This all occurred during a downturn in the economy and as a result of the lost business the furniture store had to close one of their top locations in the country. This is a tricky case, because we had two factors to deal with; a recession and also the loss of traffic due to the state’s construction on the highway.
The furniture retailer needed our firm to calculate not only the lost sales for the prior year but also project the lost sales and profits into the foreseeable future. Essentially, we were stating that not only did they have lost profits, but the construction actually destroyed the business, which meant lost business value.
This is a very complex undertaking, because first we had to determine the stores approximate growth rate, then determine lost sales from the recession and lost sales from the construction. Once we had that we then had projected sales into the future. Once we had those numbers, we then had to figure out what type of profits they could expect. We did all the work and went through several rounds of depositions before the case settled out of court.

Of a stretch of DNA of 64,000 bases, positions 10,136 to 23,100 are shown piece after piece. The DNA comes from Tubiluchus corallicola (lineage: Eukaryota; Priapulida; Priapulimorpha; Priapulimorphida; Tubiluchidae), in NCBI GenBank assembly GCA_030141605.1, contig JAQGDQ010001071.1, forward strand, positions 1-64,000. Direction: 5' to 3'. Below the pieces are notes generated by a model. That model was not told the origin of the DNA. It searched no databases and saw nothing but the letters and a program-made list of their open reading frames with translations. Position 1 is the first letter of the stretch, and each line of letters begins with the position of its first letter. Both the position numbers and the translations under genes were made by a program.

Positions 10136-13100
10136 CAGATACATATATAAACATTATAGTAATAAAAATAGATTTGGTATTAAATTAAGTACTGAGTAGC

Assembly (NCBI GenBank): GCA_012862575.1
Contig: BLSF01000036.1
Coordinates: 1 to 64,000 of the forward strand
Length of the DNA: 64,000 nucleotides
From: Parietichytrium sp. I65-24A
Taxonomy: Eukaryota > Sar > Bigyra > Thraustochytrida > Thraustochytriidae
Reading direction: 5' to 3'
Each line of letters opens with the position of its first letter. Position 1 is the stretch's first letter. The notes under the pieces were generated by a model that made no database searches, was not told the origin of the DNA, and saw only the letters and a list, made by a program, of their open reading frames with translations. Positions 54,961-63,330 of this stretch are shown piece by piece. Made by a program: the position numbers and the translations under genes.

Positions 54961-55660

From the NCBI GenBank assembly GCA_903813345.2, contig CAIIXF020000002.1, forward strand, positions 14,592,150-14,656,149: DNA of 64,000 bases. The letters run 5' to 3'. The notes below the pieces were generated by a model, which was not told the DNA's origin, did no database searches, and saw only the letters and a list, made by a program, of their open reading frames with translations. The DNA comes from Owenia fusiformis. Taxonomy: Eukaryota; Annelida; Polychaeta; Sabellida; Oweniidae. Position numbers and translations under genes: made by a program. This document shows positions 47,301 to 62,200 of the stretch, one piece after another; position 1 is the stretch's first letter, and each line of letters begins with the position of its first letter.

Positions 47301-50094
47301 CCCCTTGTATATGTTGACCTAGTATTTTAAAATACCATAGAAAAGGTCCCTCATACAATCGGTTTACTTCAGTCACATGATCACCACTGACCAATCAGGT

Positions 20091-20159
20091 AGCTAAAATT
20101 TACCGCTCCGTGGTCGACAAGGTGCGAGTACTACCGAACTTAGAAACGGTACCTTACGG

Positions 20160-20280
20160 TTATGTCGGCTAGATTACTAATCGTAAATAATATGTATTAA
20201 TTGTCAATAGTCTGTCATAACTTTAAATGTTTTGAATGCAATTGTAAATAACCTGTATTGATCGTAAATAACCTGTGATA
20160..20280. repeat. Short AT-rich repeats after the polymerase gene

From Robert L. Dunn’s book Recovery of Lost Damages for Profits:
The Proximate Cause Rule:
“Recovery of damages for lost of profits is subject to the general principle that damages must be proximately caused by the wrongful conduct of the defendant. The principal governs the recovery of all compensatory damages. The requirement that lost profits damages must be proximately caused to be recoverable is expressed in innumerable cases.”
Cases Analyzing the Reasonable Certainty Rule: